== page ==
The Secretary-General reaffirms his solidarity with the people of Cameroon and reiterates the United Nations support for the Government of Cameroon in its fight against terrorism, conducted in full respect of international human rights, humanitarian and refugee law.

    For information media. Not an official record.


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    Source: UN Secretary-General
    Country: Cameroon

    SG/SM/17383-AFR/3285

    La déclaration suivante a été communiquée aujourd’hui par le Porte-parole de M. Ban Ki-moon, Secrétaire général de l’ONU:

    Le Secrétaire général condamne les attaques menées dans la ville de Dabanga, samedi 28 novembre, et dans celle de Waza, mardi 1er décembre, deux localités situées dans la région de l’Extrême-Nord du Cameroun, et qui ont fait environ 15 morts et de nombreux blessés. Il s’agit là des dernières en date d’une série effroyable d’attaques commises par des éléments de Boko Haram sur la population civile de la région.

    Le Secrétaire général présente ses condoléances aux familles et aux proches des personnes décédées, et il souhaite un prompt rétablissement aux blessés. Il appelle la communauté internationale à fournir une aide d’urgence pour l’assistance humanitaire et le relèvement rapide afin d’atténuer l’impact de ces attaques sur les populations touchées.

    Le Secrétaire général encourage les gouvernements touchés par les actes de Boko Haram à traiter les causes profondes de l’insurrection d’une manière holistique et intégrée. À cet égard, il invite la Communauté économique des États de l’Afrique centrale (CEEAC) et la Communauté économique des États de l’Afrique de l’Ouest (CEDEAO) à tenir, le plus rapidement possible, le Sommet prévu des chefs d’État et de gouvernement sur la lutte contre la menace que représente Boko Haram.

    Le Secrétaire général réaffirme sa solidarité avec les populations du Cameroun et réitère le soutien des Nations Unies envers le Gouvernement du Cameroun dans sa lutte contre le terrorisme, menée dans le plein respect des droits de l’homme, du droit international humanitaire et du droit des réfugiés.

    À l’intention des organes d’information • Document non officiel.


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    Source: Watchlist on Children and Armed Conflict
    Country: Afghanistan, Central African Republic, Democratic Republic of the Congo, Mali

    This month’s update highlights children and armed conflict concerns and provides recommendations for the protection of children in the situations of Afghanistan, Central African Republic, Democratic Republic of the Congo, and Mali. The update also reiterates key recommendations to the Security Council Working Group on Children and Armed Conflict ahead of the conclusion negotiations on Afghanistan, still pending.

    Watchlist on Children and Armed Conflict is a network of local, national and international non-governmental organizations striving to end violations against children in armed conflicts and to guarantee their rights. Monthly updates are based on the experience of Watchlist and its member organizations in specific country situations and Watchlist’s expertise in over a decade of engagement with the Security Council’s children and armed conflict agenda.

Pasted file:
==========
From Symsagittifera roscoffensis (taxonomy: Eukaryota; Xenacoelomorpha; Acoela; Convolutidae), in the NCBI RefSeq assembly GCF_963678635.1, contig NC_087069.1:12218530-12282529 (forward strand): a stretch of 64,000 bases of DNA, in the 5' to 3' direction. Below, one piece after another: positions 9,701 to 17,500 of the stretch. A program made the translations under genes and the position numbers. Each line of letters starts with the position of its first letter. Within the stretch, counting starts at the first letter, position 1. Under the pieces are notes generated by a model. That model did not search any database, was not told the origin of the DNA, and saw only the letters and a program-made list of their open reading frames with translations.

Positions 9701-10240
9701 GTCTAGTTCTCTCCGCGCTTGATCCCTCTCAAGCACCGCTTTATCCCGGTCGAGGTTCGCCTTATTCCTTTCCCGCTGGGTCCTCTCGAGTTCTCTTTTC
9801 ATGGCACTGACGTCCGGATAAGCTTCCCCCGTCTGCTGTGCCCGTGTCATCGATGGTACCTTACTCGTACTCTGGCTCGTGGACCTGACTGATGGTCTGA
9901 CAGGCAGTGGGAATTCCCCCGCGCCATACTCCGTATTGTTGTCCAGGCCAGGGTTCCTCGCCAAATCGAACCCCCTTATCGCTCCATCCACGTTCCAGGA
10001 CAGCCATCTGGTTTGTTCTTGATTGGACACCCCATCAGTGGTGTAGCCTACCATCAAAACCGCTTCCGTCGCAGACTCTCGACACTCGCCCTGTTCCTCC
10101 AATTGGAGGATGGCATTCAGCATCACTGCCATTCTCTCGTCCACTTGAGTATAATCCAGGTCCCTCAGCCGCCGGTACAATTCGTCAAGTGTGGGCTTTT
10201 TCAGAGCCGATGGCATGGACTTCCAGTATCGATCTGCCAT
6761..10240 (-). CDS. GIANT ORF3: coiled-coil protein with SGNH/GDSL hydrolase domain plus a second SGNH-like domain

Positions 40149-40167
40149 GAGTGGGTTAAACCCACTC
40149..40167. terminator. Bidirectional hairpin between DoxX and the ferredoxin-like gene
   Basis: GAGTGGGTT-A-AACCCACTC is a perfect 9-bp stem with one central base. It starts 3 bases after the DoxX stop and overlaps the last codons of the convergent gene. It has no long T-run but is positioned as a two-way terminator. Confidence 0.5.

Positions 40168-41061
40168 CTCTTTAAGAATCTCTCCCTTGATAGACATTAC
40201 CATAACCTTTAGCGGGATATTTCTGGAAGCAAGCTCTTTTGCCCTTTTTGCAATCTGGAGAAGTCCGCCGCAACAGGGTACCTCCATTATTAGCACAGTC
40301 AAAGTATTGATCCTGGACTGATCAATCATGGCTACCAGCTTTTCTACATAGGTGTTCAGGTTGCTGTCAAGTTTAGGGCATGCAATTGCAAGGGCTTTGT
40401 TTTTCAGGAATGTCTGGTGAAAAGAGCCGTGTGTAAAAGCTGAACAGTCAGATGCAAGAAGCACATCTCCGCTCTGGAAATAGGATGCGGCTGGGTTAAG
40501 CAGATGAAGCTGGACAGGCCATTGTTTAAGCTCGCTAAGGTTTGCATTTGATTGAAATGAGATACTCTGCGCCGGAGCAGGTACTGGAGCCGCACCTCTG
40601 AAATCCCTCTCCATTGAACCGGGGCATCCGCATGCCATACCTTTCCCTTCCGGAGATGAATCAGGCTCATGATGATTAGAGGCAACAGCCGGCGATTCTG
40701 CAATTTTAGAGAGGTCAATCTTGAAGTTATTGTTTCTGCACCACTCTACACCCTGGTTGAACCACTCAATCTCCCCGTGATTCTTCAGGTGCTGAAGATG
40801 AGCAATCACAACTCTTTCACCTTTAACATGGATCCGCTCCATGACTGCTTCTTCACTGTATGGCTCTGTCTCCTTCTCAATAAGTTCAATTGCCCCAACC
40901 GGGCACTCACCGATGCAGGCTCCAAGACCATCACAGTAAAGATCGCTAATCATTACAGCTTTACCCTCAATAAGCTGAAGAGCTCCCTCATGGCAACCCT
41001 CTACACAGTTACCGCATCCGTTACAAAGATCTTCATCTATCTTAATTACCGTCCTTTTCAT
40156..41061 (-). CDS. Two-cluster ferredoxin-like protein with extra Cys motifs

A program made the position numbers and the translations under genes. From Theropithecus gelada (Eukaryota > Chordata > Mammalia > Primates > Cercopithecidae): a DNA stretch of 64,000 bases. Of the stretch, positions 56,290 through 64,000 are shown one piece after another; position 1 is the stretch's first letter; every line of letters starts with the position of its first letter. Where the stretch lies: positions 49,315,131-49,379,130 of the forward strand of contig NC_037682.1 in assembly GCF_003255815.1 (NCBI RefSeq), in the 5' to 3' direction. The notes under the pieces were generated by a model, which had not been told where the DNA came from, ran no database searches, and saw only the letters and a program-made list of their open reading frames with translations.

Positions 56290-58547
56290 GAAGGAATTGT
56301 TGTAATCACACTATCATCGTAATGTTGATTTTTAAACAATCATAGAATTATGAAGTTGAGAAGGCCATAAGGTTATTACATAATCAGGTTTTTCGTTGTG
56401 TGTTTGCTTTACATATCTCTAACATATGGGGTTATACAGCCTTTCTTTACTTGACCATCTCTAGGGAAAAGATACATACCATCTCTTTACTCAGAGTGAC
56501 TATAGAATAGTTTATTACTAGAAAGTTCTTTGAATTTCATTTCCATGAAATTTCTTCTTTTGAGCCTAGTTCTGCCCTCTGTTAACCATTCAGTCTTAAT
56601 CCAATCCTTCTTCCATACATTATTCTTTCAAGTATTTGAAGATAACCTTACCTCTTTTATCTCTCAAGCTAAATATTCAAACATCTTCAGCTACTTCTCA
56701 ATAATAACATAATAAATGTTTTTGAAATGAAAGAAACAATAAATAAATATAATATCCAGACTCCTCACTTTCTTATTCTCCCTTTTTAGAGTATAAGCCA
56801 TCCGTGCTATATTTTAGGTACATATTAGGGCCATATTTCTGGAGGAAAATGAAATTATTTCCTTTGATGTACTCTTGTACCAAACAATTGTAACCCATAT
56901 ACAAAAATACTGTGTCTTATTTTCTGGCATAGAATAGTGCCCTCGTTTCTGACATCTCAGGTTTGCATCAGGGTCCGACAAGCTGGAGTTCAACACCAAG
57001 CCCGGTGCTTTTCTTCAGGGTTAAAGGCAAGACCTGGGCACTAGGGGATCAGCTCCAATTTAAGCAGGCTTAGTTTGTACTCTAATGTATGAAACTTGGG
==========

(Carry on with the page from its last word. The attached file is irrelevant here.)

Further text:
Recommendations to the Security Council

    Afghanistan

    The Afghan National Police (ANP), including the Local Police, and three armed groups (Haqqani Network, Hezb-e-Islami and Taliban forces) are listed for recruitment and use of children. All three armed groups are also listed for killing and maiming, while the Taliban are further listed for attacks on schools and/or hospitals. On August 1, 2013, the Government of Afghanistan reconfirmed its commitment to end and prevent recruitment and use of children by endorsing a ‘Road Map Towards Compliance’ with the UN. In December, the Secretary-General (SG) is expected to report on the progress of UNAMA, as per SCR 2210 (2015). The last progress report released in September (S2015/684) documents two verified reports of recruitment of children by the Afghan security forces in a reporting period of three months. Council Members should:

    • Urge the SG to continue to maintain the capacity of UNAMA’s human rights section and dedicated child protection capacity within that section, and request the SG to continue to include the matter of children and armed conflict in Afghanistan in all future reports;

    • Call on the Government’s full implementation of the measures outlined in the Road Map per SCR 2120 (2013) and SCR 2145 (2014), extended through the end of 2016, with the support of the Country Task Force on Monitoring and Reporting (CTFMR);

    • Urge the Government to provide unimpeded access to its military sites and other areas where children may be present to enable the CTFMR to assist in identifying, registering and discharging all children present in the ranks of ANSF, and to allow national and international child protection bodies regular access to all detention facilities at all levels, including those of the Afghan National Defense Forces;

    • Urge the Government to establish child protection units throughout all ANP recruitment centers in all 34 provinces, deemed to be instrumental for preventing recruitment by the UNAMA child protection component from the four pilot provinces.